Discussion on Distraction: The Debate on Laptops


Sara Miranda

Laptops can be helpful but also a hindrance to academic performance. Some professors are even banning laptops or Wi-fi use in the classrooms.

Rachael Heistuman, Contributing Writer

While technology advances every day and most lecture halls buzz with clicking laptop keyboards, some instructors are choosing to go back to the basics.

Many students rely on their laptops to take notes during lectures and look up relevant information to supplement their learning experience. However, it is hard to avoid the temptations of social media and the rest of the internet, especially when class topics just don’t grasp your attention. Some professors are taking back their classrooms by banning laptops — or electronics altogether — in efforts to increase student participation and active learning.

In Steinhardt’s Social Media Networking course, Clinical Assistant Professor Isra Ali plainly states in the class syllabus that laptops are not allowed during lectures or discussions, and she instead requests that students use a pen and paper for the notes.

“The lack of laptops fosters better class discussion and improves learning outcomes,” Ali said. “In an article from Scientific American, it states that students who used longhand remembered more and had a deeper understanding of the material.”

On the other hand, Tisch PhD candidate and Professor Jaap Verheul allows laptop use in class and believes that technology is important in the classroom, despite the challenges.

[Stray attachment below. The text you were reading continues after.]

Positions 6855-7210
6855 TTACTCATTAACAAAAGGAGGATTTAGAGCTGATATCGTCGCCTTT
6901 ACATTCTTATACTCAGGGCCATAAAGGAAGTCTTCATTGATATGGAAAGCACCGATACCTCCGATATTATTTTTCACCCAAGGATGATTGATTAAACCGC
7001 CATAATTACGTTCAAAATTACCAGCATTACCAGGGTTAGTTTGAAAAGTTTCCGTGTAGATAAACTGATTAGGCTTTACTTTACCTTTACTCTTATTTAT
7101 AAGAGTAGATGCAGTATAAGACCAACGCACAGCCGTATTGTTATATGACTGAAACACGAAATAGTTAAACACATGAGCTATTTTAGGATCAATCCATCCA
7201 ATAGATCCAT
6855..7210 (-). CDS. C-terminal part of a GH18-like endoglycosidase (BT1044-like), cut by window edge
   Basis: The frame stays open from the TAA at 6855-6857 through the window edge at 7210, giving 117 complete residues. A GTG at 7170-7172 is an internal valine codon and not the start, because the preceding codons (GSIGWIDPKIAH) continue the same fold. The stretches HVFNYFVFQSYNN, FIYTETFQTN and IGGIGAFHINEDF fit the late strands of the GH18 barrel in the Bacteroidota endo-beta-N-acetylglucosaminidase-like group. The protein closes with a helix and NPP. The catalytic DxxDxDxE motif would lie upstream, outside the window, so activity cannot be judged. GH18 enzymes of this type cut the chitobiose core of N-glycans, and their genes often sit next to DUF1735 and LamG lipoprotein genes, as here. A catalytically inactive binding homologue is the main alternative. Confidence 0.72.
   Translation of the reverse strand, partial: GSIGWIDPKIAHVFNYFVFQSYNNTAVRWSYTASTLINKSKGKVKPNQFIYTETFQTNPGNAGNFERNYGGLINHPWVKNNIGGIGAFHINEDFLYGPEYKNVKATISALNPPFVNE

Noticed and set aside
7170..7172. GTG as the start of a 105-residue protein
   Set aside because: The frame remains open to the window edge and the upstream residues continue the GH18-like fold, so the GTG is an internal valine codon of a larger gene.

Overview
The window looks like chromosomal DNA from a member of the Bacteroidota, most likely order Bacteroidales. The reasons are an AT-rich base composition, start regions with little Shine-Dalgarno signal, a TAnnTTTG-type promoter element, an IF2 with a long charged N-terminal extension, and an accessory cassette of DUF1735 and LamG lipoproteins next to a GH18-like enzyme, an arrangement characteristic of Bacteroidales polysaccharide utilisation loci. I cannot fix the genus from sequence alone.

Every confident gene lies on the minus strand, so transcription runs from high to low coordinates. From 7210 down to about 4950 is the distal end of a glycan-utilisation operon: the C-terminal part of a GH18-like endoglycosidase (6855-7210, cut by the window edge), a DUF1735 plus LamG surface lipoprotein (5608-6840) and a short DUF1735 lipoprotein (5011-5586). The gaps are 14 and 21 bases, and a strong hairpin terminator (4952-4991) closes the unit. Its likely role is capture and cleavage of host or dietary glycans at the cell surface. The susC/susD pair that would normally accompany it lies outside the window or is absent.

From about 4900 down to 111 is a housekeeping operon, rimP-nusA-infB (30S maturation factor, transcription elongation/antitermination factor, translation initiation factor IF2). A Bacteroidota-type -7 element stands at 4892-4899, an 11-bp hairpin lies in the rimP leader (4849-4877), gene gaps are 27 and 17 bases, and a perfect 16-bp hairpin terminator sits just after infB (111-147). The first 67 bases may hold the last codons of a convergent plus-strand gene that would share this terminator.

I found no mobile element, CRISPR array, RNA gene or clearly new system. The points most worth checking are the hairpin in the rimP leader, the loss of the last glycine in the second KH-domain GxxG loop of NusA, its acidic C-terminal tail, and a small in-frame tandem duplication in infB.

“If laptops are used excessively and students focus on their screens only, they are distracting and hinder a collaborative class dynamic,” Verheul said. “It is fairly easy, and frustrating, for us instructors to witness this process.”

But this doesn’t stop Verheul from believing technology has a place in lecture, and he challenges instructors and departments to find successful methods for laptop implementation.

“To ignore this transition into the digital in the classroom would not make much sense,” Verheul said. “Laptops have the potential to operate as great learning tools. I would encourage all departments to devise a comprehensive teaching philosophy regarding the use of laptops in class.”

He believes this would engender a sense of consistency between different classes, which would make it easier for instructors to communicate their information and for the students to acquire the skills necessary to use their laptops in class effectively.

Steinhardt junior Ana Miljkovic — who prefers her laptop over traditional notetaking — has a similar view to Verheul, but she understands why some instructors ban electronic devices. In her opinion, the pros of allowing laptops in the classroom outweigh the cons.

“To me, a laptop is more convenient than pen and paper when it comes to taking notes, especially if the class is fast-paced,” Miljkovic said. “However, I would say that a laptop is somewhat of a distraction for most students, and not allowing them in a classroom does call for more participation and engagement. Regardless, I think that by not allowing something so resourceful inside of a classroom, students and professors alike are limited in their capabilities.”

A version of this article appeared in the Tuesday, Feb. 21 print edition. Email Rachael Heistuman at [email protected]